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Sunday, August 18, 2013

Risk in the "Post-Craft Era"

My recent trip to central Oregon and then Jeff Alworth's post on the dangerous number of breweries there got me thinking about state of craft beer. When you add up what's been happening in Bend and around the state and country, I think you have to conclude the very nature of craft beer has fundamentally changed. The question is, what does that mean?
Already targeting markets outside Bend

If you think back to the beginnings of the craft era, virtually all of the breweries started off small and catered to a local clientele. This was in keeping with what beer had been about for most of the pre-Prohibition period in the United States. Cities and towns had breweries that served locals. There were national brands that shipped beer to remote markets as early as the 1870s, but beer was mostly a local affair. Craft beer followed that model early on.

In fact, one of the reasons craft beer caught on is that it was locally brewed in small batches. This was true of craft breweries everywhere. The thing is, the early craft brewers couldn't afford to advertise to get customers. Their marketing plan was going out to taverns and bars where locals were cheerfully sipping industrial lager and getting them to try craft beer.

One of the reasons people were willing to give craft beer a shot is it was local. There were underlying reasons for this, which I won't get into here. The point is, people were willing to try beers that were more expensive, new and completely different largely because they were local.

Good Life has lots of room to expand
Obviously, the local approach was not the only angle. It was not the approach Full Sail (initially Hood River Brewing) took. Full Sail was the first Oregon craft brewery to bottle and was highly focused on sales outside its local market from the beginning. But most Oregon breweries didn't start that way; most focused on local customers.

Things have shifted today. More and more breweries are producing a lot of beer and working to sell it in markets outside their local area. This is possible in large part because of what has happened to craft beer in recent years. It is has become a respected commodity. Today's beer fans are more interested in beer that is unique and good than beer that is local. And they know what good beer is. Thus, you can have a brewery like San Diego's Ballast Point or Tillamook's De Garde enter the Portland market and do very well because the beer is good.

Aggressive plans outside Bend
We are clearly living in a changed world. Someone used the phrase "post-craft era" on Facebook. I think that's exactly right. The rules that applied in 1985 and 1995 don't readily apply today because craft beer is an established entity held in reasonably high esteem. This has enabled breweries to focus more on getting a quality product out to a wide range of markets and less on building a local following.

It seems to me Bend exemplifies the "post-craft era." With something like 20 breweries and counting, Bend has more breweries than the local population can realistically support..and don't bother assuming transient tourists are a big factor in overall consumption. Places like Deschutes, 10 Barrel, Good Life, Crux and Boneyard sell a lot of beer outside Bend. Which is great. And the reality is, they have to.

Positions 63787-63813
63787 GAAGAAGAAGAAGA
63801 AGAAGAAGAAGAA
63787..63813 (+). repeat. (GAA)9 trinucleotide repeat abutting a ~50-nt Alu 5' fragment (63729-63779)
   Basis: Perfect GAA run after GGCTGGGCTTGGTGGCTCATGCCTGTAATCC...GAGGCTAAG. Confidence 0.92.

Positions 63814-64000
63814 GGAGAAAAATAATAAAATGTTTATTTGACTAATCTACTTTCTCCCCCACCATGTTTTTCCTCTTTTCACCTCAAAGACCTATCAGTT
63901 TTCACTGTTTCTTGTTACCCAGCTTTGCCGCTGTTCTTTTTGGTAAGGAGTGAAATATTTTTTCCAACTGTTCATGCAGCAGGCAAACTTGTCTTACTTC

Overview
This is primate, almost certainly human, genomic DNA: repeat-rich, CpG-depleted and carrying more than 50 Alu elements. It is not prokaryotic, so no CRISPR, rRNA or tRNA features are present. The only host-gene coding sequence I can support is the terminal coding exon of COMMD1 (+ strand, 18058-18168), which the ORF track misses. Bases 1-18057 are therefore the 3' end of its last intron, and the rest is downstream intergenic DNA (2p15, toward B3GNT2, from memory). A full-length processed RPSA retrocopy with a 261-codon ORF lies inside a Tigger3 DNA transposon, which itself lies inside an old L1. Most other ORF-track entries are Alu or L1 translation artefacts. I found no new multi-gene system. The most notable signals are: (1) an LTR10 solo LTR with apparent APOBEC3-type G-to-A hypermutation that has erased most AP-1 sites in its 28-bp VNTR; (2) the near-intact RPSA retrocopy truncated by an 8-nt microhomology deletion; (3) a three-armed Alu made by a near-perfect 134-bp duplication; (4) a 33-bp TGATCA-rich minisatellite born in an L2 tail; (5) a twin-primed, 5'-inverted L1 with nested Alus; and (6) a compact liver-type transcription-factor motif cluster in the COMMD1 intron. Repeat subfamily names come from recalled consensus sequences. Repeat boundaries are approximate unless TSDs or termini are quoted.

The problem with Bend in the "post-craft era" is this: There are a growing number of breweries from all over competing for customers outside their local markets. We can agree the craft beer market is growing and that Bend makes a good product. But at some point we are going to reach the point where regional markets become saturated and there won't be room for everyone who wants to be there.

What then?

It seems to me breweries concentrated in areas with relatively small local populations are at risk in that scenario. For them, there may be little to fall back on. Bend may be the ultimate example of a place where significant risk exists, though it is likely not alone.


  1. I would tease apart a couple things here. De Garde is not exactly in the same camp as Worthy. Or, to use the Bend example, Ale Apothecary. One of the features of the aughts and teens are small, specialty breweries that will necessarily appeal to >1% of the general population. They can't rely on local markets. Fortunately, there aren't enough of the kind of beers they brew to satisfy the geeks in the cities, so distribution further afield is a way of meeting demand.

    But places like Worthy that make essentially a standard line of American ales have a different market. What they're offering (stout, IPA, pale, DIPA, bitter, kolsch) is available everywhere. It would make sense for a brewpub like that to depend on a neighborhood to support a baseline of production--500 barrels, say. Overcrowding makes that a riskier proposition in Bend.

  2. Good points. The thing De Garde and Worthy have in common in my mind is neither would be able to make it with strictly a local following. You are correct that De Garde's specialty beers make it somewhat immune to the local argument...people in the city wants those beers badly.

    In my mind, there are bunch of places in Bend that are specifically designed to target remote markets (primarily Portland, yes) with a standard line of beers. I would include Worthy, Crux, Good Life, Silver Moon, 10 Barrel and even Boneyard on that list. (I leave Deschutes out because they are well-established.) Those breweries would not be able to sustain themselves strictly on local business. Thus, the risk.


Keep it civil, please.